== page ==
The court also rejected the church's claim that the landmark law so severely restricted its ability to use its property that it constituted a confiscation of property without just compensation in violation of the Fifth Amendment to the United States Constitution. The Fifth Amendment specifies "nor shall private property be taken for public use without just compensation." The court observed:

[T]he constitutional question is whether the land-use regulation impairs the continued operation of the property in its originally expected use. We conclude that the landmarks law does not effect an unconstitutional taking because the church can continue its existing charitable and religious activities in its current facilities. Although the regulation may freeze the church's property in its existing use and prevent the church from expanding or altering its activities, [Supreme Court rulings] explicitly permit this. … [T]he deprivation of commercial value is palpable, but … it does not constitute a taking so long as continued use for present activities is viable.[194] Id. at 356-357.

A number of other courts have addressed the application of landmarking laws to religious congregations. Selected cases are illustrated by the following examples.

Case studies
  • A federal court in Maryland ruled that a church's First Amendment right to the free exercise of religion was violated by a city landmarks ordinance that barred the church from demolishing an old chapel to construct a new facility. The court concluded that the church's decision to demolish the chapel "involves the exercise of the Roman Catholic faith and implicates First Amendment free exercise principles." The court conceded, however, that according to the Supreme Court's 1990 decision in the Smith case the church's First Amendment rights would not be violated by a "neutral law of general applicability." But the court concluded that the landmarks law was not such a law. It emphasized the fact that the landmarks ordinance "had a series of exemptions" demonstrating a "legislative judgment that the city's interest in historic preservation should, under certain circumstances, give way to other interests." The court then referred to the Supreme Court's conclusion in the Smith case that "where the government enacts a system of exemptions, and thereby acknowledges that its interest in enforcement is not paramount, then the government may not refuse to extend that system [of exemptions] to cases of religious hardship without compelling reason." The court concluded that the city failed to demonstrate such an interest, and therefore its refusal to permit the church to demolish its chapel amounted to a violation of the First Amendment.[195] Keeler v. Mayor and City Council, 940 F. Supp. 879 (D. Md. 1996).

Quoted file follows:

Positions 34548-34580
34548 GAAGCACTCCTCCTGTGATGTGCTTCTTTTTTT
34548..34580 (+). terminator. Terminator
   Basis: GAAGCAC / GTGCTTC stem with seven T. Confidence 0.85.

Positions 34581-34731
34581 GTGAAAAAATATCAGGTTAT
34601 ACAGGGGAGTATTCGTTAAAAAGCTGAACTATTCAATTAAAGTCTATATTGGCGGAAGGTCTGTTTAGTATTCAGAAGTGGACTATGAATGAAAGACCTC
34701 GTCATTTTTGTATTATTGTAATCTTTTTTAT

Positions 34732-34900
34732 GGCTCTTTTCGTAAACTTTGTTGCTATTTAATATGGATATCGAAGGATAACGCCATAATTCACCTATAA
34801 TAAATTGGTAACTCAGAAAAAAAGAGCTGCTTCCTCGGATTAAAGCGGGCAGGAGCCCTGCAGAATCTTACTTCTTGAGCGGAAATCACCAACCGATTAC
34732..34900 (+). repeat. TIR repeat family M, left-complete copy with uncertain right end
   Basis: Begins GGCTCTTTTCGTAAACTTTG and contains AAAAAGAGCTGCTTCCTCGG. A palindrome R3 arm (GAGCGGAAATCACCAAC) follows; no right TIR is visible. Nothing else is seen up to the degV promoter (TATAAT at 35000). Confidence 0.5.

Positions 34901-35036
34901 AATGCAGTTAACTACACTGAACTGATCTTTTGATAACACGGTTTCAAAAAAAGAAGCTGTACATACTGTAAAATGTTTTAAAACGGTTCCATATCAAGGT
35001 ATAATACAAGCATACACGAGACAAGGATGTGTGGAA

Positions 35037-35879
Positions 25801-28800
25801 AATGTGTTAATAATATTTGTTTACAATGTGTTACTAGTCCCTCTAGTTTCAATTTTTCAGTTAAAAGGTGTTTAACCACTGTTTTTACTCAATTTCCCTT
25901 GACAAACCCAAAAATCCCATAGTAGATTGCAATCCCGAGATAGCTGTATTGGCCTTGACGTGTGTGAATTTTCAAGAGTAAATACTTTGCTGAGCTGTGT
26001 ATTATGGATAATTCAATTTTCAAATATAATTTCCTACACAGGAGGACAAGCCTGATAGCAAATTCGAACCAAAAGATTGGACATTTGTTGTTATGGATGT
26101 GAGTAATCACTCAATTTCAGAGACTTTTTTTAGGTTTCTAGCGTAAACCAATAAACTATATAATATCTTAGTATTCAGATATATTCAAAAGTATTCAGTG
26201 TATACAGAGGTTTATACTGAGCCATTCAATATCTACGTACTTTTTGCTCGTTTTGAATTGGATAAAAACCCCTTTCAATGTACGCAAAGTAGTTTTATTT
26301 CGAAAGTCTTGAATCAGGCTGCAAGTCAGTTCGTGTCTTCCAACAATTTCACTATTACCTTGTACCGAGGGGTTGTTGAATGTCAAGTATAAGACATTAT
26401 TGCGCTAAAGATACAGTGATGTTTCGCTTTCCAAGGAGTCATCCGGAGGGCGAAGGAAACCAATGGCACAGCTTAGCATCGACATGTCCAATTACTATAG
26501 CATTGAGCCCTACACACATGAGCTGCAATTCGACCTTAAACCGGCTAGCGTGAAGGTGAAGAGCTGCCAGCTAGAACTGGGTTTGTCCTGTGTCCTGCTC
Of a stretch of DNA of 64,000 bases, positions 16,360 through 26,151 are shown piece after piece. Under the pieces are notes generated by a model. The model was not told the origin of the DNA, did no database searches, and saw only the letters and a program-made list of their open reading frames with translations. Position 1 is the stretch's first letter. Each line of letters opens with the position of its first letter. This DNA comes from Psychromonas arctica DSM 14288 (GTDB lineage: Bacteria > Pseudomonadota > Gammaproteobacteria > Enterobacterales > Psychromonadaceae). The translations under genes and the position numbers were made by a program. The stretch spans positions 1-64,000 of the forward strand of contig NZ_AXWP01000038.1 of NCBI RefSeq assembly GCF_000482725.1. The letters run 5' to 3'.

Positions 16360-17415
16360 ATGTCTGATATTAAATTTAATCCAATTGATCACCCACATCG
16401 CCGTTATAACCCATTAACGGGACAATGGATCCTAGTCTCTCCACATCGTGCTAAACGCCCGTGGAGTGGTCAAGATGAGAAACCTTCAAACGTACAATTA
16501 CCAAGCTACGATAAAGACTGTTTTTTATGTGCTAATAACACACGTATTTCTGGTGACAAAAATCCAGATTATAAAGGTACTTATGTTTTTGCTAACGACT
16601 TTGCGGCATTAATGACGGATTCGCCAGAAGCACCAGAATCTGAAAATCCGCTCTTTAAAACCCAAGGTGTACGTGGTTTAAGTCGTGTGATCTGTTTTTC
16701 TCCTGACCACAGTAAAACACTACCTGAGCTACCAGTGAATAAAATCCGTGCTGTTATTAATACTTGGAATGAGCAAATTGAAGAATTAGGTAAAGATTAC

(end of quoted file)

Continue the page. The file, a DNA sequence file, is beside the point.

• The Massachusetts Supreme Judicial Court ruled that the City of Boston could not declare a church's interior as a "landmark." Faced with an aging, oversized building, the leaders of a Catholic church adopted a plan to renovate the facility into office, counseling, and residential space. When work began, ten citizens asked the city to designate the interior of the church as a landmark. The city approved the citizens' request, and prohibited permanent alteration of "the nave, chancel, vestibule and organ loft on the main floor—the volume, window glazing, architectural detail, finishes, painting, the organ, and organ case." Church leaders filed a lawsuit, claiming that their constitutional right to freely exercise their religion was violated by the city' action. The court agreed, citing the state constitution's guaranty of religious freedom. In rejecting the city's claim that it was merely addressing a "secular question of interior design," the court observed that "the configuration of the church interior is so freighted with religious meaning that it must be considered part and parcel of [Catholic] religious worship." The court concluded that the state constitution "protects the right freely to design interior space for religious worship, thus barring the government from regulating changes in such places, provided that no public safety question is presented."[196] Society of Jesus v. Boston Landmarks Commission, 564 N.E.2d 571 (Mass. 1991).